“The movement, extended arsenal, heavily detailed maps, and the somewhat inherent realism applied to Warzone all keep me consistently invested,” Epps says. He also explains how he loves checking his stats, saying it feels “good” to perform well against expert players.
Raven’s recent updates have made more weapons viable, in an effort to keep matches from growing stale. There was a time when the game’s meta (most effective tactics available) led to everyone using the same one or two guns, but now, the pool of options is plentiful.
Others have appreciated Raven’s thoughtful quality-of-life tweaks to the game’s main map, Caldera.
“Right now, the thing that’s been pulling me back is the core improvement to Caldera,” says Vegvari. “We’re still not on the same level as Verdansk (the game’s previous main map) but the added mobility, decrease in foliage, and current meta have me returning each week.”
The overall vibe when it comes to Warzone 2.0 is definitely optimistic.
“I’m most certainly optimistic about Warzone 2.0, mainly for the modern setting and weapons that everyone fell in love with,” Grimm says.
Still, there are many things players hope to see addressed by the sequel.
Having fewer options is a common request among the players Inverse spoke with. Many feel the game has too many weapons and attachments, which makes it tough for newcomers to acclimate. You have to keep up with Warzone like a job to stay on top of the meta since it shifts so frequently.
“I would really like to see the scale brought back in terms of all the different weapons and characters – just nail the fundamentals first to give it a good foundation,” Billy, who asked to keep his last name private, says.
In Warzone’s weapon meta, certain firearms tend to dominate every couple of weeks. It’s nowhere near as bad as it used to be, but it’s often all too clear which guns are Raven’s favorite — and which have fallen out of favor — at any given moment. Having a wider list of powerful options would lead to more variety in Warzone 2.0.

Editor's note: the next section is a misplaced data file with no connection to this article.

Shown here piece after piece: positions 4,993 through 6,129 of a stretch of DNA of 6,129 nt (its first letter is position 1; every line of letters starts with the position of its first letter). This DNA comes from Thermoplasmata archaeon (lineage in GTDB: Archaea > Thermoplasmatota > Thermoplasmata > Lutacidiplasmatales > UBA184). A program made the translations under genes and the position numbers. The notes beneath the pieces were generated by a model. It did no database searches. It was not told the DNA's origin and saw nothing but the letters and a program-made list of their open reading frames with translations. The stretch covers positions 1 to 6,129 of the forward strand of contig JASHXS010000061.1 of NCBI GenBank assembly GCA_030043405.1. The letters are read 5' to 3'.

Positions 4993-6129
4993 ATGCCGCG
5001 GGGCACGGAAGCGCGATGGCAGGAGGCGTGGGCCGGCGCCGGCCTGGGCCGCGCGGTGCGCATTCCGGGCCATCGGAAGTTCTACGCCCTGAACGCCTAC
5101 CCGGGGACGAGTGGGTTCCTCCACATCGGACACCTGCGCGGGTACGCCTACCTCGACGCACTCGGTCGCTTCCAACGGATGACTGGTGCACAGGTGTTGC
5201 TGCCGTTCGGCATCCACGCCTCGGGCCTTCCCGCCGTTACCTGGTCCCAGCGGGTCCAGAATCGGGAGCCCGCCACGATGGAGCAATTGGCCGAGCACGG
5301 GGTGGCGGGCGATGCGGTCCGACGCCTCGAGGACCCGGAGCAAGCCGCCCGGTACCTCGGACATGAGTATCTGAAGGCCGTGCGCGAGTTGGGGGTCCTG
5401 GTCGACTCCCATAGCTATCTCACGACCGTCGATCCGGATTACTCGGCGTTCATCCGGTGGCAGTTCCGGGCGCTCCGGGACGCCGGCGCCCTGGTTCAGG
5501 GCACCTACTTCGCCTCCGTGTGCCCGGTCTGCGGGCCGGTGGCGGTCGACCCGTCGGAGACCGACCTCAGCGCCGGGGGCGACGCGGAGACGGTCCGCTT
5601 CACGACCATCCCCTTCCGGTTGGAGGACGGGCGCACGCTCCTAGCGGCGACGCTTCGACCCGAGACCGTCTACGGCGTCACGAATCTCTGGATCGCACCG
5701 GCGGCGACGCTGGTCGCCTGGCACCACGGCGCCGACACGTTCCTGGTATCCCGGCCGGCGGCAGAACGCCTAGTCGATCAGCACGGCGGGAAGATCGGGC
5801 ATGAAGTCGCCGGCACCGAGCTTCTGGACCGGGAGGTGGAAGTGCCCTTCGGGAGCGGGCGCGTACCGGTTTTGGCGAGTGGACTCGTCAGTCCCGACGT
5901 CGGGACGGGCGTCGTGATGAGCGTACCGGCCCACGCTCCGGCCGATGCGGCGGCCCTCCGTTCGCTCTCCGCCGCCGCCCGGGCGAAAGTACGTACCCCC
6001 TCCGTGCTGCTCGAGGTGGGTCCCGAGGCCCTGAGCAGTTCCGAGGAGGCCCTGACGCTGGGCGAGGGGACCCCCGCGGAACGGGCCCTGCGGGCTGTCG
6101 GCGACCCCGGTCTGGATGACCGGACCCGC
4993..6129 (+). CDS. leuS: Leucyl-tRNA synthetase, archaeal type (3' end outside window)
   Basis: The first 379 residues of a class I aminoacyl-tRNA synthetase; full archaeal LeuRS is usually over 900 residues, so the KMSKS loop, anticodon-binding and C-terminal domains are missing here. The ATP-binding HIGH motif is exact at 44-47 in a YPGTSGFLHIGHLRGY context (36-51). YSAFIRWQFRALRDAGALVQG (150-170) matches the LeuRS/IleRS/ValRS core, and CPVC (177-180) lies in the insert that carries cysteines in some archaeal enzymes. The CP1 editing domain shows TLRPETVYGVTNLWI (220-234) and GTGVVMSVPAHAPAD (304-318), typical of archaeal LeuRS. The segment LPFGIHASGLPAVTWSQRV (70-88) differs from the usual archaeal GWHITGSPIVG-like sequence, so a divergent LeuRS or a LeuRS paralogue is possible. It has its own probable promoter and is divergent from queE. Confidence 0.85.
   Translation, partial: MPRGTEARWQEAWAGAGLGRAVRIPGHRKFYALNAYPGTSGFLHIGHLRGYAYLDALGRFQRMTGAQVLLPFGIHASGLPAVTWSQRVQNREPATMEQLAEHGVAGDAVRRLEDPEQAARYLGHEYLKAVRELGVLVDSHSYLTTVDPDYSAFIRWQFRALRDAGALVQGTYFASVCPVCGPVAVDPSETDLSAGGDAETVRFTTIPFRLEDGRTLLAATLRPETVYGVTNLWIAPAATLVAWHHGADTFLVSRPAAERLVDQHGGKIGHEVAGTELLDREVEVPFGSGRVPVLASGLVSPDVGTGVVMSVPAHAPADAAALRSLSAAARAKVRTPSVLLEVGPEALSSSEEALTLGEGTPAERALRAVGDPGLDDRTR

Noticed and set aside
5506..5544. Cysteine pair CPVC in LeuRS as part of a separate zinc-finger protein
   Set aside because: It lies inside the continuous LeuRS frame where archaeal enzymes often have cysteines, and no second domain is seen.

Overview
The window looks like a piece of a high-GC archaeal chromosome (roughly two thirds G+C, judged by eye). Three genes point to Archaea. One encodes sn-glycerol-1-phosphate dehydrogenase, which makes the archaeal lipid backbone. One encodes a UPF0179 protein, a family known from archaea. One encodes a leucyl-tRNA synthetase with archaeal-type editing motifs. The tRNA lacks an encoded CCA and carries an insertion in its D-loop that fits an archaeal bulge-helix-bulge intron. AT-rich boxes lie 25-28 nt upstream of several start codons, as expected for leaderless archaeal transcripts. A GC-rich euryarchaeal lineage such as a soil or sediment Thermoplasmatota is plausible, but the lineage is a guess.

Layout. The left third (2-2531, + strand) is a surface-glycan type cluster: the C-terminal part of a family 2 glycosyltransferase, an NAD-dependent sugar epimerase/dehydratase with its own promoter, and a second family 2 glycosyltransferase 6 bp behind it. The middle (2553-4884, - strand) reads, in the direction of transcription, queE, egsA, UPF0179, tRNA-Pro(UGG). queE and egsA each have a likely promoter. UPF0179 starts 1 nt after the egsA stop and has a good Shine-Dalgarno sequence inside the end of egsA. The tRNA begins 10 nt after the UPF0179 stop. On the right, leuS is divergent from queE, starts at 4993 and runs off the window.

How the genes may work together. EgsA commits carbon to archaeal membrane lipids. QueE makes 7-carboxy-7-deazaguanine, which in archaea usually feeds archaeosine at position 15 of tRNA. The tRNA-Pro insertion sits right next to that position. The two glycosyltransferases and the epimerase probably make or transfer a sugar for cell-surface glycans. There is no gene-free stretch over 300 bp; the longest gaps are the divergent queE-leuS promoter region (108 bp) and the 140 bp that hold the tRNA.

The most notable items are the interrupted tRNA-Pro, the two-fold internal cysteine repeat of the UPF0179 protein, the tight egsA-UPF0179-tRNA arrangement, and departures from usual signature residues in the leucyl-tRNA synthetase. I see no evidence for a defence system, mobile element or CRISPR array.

“Better optimizations to how guns operate could make [for] a flurry of metas at one particular time, as opposed to something like the Nail Gun being the dominator for a whole month,” Epps says.
Unlike previous integrations, the Vanguard era of Warzone has lacked a central narrative that ties to the gameplay. Vegvari hopes that will change in Warzone 2.0.
“We’re so far away from the days of locating the nuke at Dam on Verdansk, leading into the bunkers and the ultimate destruction of the map,” Vegvari says. “Each season felt more elaborate and exciting with its Easter eggs,” but now, less emphasis is placed on narrative elements.
Players also want Raven to break its unfortunate habit of messing with features players already enjoy, like forcing them to rotate modes each week.
Sniper rifles are another prime example. Previously, even lightweight ones with fast aim down sights times could earn a one-hit elimination to the head at any distance. A 2022 update changed this so only heavy snipers can one-shot, making the lightweights practically useless.
“Please revert the sniper nerf or rethink how snipers will work in Warzone 2.0,” Grimm says. “I’m begging.”
The community wants Activision to continue to crack down on the cheating problem, as well.
“I’d love to see better anti-cheating parameters,” Epps says. “I don’t doubt an influx of cheating will take over upon its release, so Infinity Ward really needs to crack down on that aspect.”
Warzone fans have stuck with the game through some tumultuous times. It’s clear there’s a beloved foundation in place that can reach new heights when Warzone 2.0 launches. It’s an opportunity to start fresh, make changes to address long-held concerns, and hopefully bring back old players.
Warzone 2.0 will come to PS4, PS5, Xbox One, Xbox Series X|S, and PC in 2022.